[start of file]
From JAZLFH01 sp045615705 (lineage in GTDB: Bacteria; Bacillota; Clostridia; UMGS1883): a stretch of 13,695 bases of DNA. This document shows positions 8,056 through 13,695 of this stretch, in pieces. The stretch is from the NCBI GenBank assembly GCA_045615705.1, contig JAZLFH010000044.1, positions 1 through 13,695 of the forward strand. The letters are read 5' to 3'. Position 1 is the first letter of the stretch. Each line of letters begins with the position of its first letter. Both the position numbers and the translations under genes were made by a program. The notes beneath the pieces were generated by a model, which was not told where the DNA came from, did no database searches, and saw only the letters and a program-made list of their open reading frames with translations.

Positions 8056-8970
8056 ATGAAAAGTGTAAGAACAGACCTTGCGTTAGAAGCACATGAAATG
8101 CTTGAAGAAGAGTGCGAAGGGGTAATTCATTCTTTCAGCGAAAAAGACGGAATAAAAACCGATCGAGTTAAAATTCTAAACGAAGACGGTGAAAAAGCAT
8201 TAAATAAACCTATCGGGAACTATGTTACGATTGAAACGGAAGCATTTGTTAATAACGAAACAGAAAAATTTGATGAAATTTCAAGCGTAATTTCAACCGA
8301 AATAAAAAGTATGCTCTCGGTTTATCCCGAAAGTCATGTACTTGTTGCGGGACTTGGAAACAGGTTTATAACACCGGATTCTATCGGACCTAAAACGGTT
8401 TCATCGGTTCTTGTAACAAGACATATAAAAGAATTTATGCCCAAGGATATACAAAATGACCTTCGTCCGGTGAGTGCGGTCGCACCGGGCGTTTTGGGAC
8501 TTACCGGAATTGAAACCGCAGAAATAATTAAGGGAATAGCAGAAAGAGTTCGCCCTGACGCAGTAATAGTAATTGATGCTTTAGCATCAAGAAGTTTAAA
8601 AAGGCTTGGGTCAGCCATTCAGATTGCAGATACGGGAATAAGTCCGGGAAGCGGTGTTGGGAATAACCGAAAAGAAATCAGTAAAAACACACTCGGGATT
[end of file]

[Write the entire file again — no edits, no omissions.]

From JAZLFH01 sp045615705 (lineage in GTDB: Bacteria; Bacillota; Clostridia; UMGS1883): a stretch of 13,695 bases of DNA. This document shows positions 8,056 through 13,695 of this stretch, in pieces. The stretch is from the NCBI GenBank assembly GCA_045615705.1, contig JAZLFH010000044.1, positions 1 through 13,695 of the forward strand. The letters are read 5' to 3'. Position 1 is the first letter of the stretch. Each line of letters begins with the position of its first letter. Both the position numbers and the translations under genes were made by a program. The notes beneath the pieces were generated by a model, which was not told where the DNA came from, did no database searches, and saw only the letters and a program-made list of their open reading frames with translations.

Positions 8056-8970
8056 ATGAAAAGTGTAAGAACAGACCTTGCGTTAGAAGCACATGAAATG
8101 CTTGAAGAAGAGTGCGAAGGGGTAATTCATTCTTTCAGCGAAAAAGACGGAATAAAAACCGATCGAGTTAAAATTCTAAACGAAGACGGTGAAAAAGCAT
8201 TAAATAAACCTATCGGGAACTATGTTACGATTGAAACGGAAGCATTTGTTAATAACGAAACAGAAAAATTTGATGAAATTTCAAGCGTAATTTCAACCGA
8301 AATAAAAAGTATGCTCTCGGTTTATCCCGAAAGTCATGTACTTGTTGCGGGACTTGGAAACAGGTTTATAACACCGGATTCTATCGGACCTAAAACGGTT
8401 TCATCGGTTCTTGTAACAAGACATATAAAAGAATTTATGCCCAAGGATATACAAAATGACCTTCGTCCGGTGAGTGCGGTCGCACCGGGCGTTTTGGGAC
8501 TTACCGGAATTGAAACCGCAGAAATAATTAAGGGAATAGCAGAAAGAGTTCGCCCTGACGCAGTAATAGTAATTGATGCTTTAGCATCAAGAAGTTTAAA
8601 AAGGCTTGGGTCAGCCATTCAGATTGCAGATACGGGAATAAGTCCGGGAAGCGGTGTTGGGAATAACCGAAAAGAAATCAGTAAAAACACACTCGGGATT